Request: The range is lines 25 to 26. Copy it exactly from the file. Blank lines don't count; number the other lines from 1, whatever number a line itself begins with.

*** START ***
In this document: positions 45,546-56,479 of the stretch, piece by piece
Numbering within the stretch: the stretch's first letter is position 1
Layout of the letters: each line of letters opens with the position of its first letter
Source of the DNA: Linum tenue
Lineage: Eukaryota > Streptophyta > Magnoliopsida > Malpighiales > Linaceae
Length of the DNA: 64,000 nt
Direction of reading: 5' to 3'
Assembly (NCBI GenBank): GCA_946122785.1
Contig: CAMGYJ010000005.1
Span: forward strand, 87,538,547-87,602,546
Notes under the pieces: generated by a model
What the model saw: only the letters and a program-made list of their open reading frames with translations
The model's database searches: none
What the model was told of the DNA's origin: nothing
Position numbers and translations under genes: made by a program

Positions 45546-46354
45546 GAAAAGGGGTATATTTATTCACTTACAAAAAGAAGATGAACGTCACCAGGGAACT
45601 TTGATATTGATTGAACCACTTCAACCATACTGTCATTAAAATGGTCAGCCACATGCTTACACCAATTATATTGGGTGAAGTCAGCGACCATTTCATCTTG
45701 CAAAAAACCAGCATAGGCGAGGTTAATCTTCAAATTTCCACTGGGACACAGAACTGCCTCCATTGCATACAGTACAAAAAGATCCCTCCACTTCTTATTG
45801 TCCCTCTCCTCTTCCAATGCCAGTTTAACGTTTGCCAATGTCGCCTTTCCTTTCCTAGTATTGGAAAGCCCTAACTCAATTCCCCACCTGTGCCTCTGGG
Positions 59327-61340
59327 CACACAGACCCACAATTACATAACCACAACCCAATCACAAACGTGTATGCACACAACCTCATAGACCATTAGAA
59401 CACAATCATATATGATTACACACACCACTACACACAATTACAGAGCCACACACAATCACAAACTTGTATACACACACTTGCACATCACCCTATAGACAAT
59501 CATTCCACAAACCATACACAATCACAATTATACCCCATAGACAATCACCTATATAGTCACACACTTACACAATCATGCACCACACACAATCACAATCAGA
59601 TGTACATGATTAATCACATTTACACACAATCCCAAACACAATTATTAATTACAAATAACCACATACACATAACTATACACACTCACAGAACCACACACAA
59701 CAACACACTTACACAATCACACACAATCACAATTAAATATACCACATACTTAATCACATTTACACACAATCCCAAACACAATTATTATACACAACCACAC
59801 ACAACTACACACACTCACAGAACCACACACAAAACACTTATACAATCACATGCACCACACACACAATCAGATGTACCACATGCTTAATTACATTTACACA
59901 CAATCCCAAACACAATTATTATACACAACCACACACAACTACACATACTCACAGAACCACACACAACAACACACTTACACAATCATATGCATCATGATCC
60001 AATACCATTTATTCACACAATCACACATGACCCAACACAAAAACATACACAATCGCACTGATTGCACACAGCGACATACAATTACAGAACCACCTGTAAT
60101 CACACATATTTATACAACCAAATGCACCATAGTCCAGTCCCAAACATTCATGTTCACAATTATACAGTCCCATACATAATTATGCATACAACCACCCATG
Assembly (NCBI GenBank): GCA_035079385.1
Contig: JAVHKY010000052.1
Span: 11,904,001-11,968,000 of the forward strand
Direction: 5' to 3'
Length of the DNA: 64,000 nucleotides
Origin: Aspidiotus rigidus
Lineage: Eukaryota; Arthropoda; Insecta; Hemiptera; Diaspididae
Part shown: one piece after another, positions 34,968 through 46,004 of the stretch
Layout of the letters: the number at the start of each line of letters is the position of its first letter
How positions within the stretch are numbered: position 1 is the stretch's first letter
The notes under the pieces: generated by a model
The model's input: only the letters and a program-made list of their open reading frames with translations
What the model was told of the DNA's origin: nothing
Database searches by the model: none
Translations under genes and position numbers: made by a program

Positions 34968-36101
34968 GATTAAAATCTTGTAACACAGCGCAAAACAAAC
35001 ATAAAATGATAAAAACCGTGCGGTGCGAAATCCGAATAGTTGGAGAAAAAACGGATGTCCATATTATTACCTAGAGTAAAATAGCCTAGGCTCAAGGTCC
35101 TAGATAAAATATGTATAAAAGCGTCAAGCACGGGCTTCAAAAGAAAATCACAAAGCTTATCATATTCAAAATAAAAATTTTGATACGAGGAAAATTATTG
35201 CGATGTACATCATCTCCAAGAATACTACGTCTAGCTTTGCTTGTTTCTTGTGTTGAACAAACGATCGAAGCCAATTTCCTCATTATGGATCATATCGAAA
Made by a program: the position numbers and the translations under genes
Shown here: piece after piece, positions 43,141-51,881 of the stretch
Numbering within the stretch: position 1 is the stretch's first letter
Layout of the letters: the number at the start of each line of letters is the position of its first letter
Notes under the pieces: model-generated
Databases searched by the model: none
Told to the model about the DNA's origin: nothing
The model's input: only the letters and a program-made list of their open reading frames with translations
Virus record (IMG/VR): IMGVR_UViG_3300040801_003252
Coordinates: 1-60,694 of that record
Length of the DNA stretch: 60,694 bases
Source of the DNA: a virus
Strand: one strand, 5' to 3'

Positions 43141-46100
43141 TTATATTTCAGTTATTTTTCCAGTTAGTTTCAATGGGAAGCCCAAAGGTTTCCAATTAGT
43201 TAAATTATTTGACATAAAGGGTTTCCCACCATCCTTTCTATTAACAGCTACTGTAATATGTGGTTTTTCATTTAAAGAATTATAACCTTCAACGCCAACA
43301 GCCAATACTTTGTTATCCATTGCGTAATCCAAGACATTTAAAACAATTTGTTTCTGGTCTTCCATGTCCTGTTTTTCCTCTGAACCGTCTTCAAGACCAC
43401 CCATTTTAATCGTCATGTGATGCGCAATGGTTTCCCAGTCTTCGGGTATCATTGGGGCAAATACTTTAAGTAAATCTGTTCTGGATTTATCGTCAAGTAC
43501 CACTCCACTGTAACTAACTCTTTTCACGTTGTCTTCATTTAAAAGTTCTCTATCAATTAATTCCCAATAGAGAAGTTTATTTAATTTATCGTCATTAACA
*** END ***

59601 TGTACATGATTAATCACATTTACACACAATCCCAAACACAATTATTAATTACAAATAACCACATACACATAACTATACACACTCACAGAACCACACACAA
59701 CAACACACTTACACAATCACACACAATCACAATTAAATATACCACATACTTAATCACATTTACACACAATCCCAAACACAATTATTATACACAACCACAC